Archive for August, 2009

Why might a set API be useful

Why use a set api rather than a list API if one doesn’t care about performance

In most languages in built set classes have better performance than lists. But suppose one doesn’t care about performance – why would you use a set rather than a list.

Broadly speaking a set is distinguished from a list by the lack of

a) Ordering
b) Duplication of elements.

How can these properties be useful. In a sense it isn’t true that sets don’t have an ordering, since in most languages you can iterate over the members of a set – rather they just don’t have a very good ordering. So this is not really of any use to us.

So the only thing that could be useful about a set api is that it allows one to avoid duplication of items without writing any code to do this. This will be useful for any problems in which you explicitly want to avoid duplication, examples of this include:

* Only wanting to email a number of people once
* Only wanting to rerun tests once
* Only wanting to list each result once (but having an algorithm that generates duplicates).

This concept of avoiding duplication can be generalised

A dictionary allows one to avoid duplication of parts of an object. That is, if we consider two objects to be near enough identical only parts of them match then we can use these parts as keys in a dictionary – and thereby avoid duplication.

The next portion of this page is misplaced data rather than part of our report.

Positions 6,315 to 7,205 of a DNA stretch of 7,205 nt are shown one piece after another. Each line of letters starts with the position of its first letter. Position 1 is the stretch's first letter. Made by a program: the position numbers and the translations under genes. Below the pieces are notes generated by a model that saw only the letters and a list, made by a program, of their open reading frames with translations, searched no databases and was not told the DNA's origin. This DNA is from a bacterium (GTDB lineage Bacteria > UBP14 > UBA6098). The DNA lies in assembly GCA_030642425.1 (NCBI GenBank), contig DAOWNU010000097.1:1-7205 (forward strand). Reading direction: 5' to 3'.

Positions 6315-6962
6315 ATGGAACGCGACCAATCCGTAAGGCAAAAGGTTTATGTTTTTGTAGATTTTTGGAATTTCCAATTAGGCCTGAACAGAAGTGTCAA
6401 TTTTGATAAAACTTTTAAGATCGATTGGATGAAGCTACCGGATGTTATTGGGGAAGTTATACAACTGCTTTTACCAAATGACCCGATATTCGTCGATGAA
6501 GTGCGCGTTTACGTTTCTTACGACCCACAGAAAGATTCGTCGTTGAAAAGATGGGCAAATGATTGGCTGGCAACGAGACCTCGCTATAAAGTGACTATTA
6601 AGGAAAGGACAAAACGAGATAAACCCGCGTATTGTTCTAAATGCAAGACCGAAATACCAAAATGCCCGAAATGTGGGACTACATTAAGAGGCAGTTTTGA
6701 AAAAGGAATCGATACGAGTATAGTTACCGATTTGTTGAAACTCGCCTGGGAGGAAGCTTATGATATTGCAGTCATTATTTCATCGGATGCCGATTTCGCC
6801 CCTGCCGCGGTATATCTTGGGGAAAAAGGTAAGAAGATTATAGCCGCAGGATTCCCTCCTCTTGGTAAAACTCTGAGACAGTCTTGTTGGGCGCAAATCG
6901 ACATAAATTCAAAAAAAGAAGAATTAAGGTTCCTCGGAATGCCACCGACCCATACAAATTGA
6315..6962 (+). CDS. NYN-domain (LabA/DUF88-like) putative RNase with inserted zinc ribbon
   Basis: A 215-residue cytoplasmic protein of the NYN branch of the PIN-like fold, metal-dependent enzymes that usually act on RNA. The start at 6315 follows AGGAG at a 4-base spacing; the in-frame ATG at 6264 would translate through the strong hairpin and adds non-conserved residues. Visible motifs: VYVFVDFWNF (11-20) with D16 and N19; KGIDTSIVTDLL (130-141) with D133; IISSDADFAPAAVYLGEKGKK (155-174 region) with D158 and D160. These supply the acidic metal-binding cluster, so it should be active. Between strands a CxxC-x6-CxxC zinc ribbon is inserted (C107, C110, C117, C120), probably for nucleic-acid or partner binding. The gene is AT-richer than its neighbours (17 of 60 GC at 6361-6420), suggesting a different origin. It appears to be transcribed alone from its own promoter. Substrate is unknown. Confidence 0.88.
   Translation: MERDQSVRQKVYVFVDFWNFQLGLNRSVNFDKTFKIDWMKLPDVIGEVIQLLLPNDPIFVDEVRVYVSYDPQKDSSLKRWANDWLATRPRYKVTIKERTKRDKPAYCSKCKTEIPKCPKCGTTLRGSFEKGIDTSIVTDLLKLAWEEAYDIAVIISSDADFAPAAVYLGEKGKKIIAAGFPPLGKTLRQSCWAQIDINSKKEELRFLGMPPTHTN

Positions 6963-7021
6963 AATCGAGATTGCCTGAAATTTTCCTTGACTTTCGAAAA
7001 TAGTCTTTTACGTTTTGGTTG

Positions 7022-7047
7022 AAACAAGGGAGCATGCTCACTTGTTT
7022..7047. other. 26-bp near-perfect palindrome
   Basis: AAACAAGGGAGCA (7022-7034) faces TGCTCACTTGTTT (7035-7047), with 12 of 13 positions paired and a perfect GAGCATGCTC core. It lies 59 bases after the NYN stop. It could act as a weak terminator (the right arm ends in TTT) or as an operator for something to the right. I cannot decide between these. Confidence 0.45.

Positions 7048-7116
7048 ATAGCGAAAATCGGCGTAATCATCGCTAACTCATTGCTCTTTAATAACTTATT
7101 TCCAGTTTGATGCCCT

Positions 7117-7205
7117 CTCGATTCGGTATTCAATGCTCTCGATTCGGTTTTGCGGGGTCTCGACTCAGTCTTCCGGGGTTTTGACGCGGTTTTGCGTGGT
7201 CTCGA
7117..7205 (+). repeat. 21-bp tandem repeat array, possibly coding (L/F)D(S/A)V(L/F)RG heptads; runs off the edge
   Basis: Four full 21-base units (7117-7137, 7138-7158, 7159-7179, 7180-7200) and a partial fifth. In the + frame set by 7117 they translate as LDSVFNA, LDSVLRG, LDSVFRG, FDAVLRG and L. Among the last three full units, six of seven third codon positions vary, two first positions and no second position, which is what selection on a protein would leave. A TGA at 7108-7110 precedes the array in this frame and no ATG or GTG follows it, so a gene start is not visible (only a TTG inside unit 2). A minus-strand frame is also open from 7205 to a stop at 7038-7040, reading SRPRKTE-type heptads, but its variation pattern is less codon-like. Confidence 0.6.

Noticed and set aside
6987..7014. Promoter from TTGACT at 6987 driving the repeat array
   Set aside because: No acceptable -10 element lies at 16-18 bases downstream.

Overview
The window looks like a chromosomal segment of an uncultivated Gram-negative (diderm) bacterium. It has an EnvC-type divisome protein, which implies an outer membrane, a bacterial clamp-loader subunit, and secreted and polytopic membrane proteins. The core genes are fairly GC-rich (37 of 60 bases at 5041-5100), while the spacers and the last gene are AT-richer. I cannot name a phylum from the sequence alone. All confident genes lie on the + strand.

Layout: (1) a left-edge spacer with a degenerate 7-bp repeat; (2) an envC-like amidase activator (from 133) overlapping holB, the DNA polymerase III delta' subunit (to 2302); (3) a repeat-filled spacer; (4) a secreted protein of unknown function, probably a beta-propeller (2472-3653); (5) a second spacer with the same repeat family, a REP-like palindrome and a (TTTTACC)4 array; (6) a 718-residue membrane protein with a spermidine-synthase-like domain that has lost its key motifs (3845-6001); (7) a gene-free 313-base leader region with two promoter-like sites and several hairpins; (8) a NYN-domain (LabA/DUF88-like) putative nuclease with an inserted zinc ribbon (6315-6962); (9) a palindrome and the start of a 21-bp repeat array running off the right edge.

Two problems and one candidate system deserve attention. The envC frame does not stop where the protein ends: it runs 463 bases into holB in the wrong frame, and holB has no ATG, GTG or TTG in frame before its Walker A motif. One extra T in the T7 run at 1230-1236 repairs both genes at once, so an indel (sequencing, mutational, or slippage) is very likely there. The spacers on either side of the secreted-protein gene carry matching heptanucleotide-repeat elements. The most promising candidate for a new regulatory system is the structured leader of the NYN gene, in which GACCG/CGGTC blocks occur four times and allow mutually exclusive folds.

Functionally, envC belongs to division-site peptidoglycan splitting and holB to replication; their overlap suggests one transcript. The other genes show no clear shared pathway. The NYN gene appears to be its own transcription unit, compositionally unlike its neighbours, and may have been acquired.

In fact we can encapsulate this behaviour in an equivalence set – a collection with ensures uniqueness up to some equivalence function (if our elements are immutable we could use the following).

class EquivalenceSet(object):
def __init__(self, getRepr):
self.getRepr = getRepr # get representation of equivalence class
self.mapping = {}

def add(self, el):
self.mapping[self.getRepr(el)] = el

def __iter__(self, el):
return self.mapping.itervalues()

This assumes that out “uniqueness” can somehow be represented by a function such that f(x) = f(y) implies x and y are equivalent . However, sometimes we have more interesting notions of not “unique” for example if we are representing objects in a plane – two objects might only be considered “unique” if they do not intersect. If we are in this situation it may not be clear what we should do when elements are not unique.

August 3, 2009 at 5:02 pm Leave a comment

August 2009
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